What's going on?
The biggest British banks were in complete harmony this week, collectively disappointing shareholders with an agreement not to pay their all-important dividends this year.
What does this mean?
Given the Bank of England’s efforts to support the UK economy, and commercial banks’ role in handing out loans to companies and people, Britain’s financial regulator suggested banks suspend their regular cash payouts to shareholders and instead keep cash on hand to help weather the storm. Banks including HSBC, Barclays, and Lloyds did as they were told – and they’ll probably forgo paying hefty bonuses to their executives too.
With UK banks voluntarily complying, the country’s regulator won’t need to impose a blanket ban on dividends and share buybacks. That’s different from Europe – where the European Central Bank put its foot down – and the US too, where any companies taking aid will face restrictions on dividends and buybacks until after they’ve repaid the government.
Why should I care?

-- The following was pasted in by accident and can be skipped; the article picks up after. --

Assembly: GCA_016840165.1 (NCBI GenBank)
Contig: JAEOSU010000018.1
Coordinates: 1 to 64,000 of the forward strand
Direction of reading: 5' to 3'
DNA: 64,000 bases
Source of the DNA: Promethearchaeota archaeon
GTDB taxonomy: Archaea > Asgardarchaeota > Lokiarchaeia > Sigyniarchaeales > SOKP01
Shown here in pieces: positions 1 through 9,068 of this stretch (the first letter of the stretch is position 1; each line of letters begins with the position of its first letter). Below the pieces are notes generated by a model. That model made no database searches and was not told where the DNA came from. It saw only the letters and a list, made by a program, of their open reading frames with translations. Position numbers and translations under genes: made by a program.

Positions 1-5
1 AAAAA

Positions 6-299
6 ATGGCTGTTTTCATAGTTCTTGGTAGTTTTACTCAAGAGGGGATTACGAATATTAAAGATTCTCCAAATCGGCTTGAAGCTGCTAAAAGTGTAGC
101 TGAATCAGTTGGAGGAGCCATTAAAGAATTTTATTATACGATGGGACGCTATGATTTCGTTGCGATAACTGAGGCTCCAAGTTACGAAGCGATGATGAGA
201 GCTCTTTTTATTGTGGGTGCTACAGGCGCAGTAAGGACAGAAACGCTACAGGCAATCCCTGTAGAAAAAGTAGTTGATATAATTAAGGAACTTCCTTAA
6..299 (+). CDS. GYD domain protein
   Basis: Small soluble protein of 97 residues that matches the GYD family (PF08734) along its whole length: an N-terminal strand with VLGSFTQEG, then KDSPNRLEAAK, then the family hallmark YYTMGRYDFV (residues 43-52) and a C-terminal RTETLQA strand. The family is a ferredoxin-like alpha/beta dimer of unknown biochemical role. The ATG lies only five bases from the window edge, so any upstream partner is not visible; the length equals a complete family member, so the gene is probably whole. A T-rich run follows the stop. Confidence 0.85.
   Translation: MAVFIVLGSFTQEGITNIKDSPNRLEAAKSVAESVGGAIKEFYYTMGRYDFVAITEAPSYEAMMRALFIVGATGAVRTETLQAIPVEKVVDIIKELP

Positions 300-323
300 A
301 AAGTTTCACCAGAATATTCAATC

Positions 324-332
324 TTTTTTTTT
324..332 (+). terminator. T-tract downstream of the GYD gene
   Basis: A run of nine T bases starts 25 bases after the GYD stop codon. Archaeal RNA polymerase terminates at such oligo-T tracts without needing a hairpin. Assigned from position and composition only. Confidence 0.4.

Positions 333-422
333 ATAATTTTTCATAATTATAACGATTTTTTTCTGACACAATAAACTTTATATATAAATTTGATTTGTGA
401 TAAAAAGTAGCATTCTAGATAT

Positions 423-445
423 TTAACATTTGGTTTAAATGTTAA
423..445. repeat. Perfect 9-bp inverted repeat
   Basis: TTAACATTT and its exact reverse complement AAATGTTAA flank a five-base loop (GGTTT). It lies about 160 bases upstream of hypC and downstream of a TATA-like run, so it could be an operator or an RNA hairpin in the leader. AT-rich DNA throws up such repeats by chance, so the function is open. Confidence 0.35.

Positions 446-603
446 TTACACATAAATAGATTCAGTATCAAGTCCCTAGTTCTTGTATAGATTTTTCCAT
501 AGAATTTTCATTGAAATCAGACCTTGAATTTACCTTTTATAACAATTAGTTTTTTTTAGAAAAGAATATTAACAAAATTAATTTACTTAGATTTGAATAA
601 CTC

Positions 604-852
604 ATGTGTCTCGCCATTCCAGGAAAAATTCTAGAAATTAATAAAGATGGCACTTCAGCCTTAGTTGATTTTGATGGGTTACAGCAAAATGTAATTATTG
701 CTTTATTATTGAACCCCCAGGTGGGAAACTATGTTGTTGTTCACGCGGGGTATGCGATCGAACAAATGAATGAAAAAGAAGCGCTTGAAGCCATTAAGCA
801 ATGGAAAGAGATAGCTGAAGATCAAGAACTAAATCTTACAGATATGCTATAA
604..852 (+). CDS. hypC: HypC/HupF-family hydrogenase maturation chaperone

The bigger picture: Moral hazards.
After taxpayers bore the brunt of the government bailout of banks following the global financial crisis – and precious few criminal charges were brought against those who might’ve been responsible – some people worried a government safety net would mean they’d be more likely to misbehave in the future. So it perhaps stands to reason that those same governments would limit bank executives and shareholders from benefiting from any potential financial windfall in the near term – especially considering how much help central banks and governments are giving them to mitigate the coronavirus’s impact.
For markets: In-come again?
British banks’ now-paused dividends make them less attractive to investors, which was probably why their stocks fell on Wednesday. Dividends, after all, are a big deal to investors all over the world: some people rely on regular payouts to fund their living costs, and others – like insurance companies – use them to help cover the costs of claims (tweet this).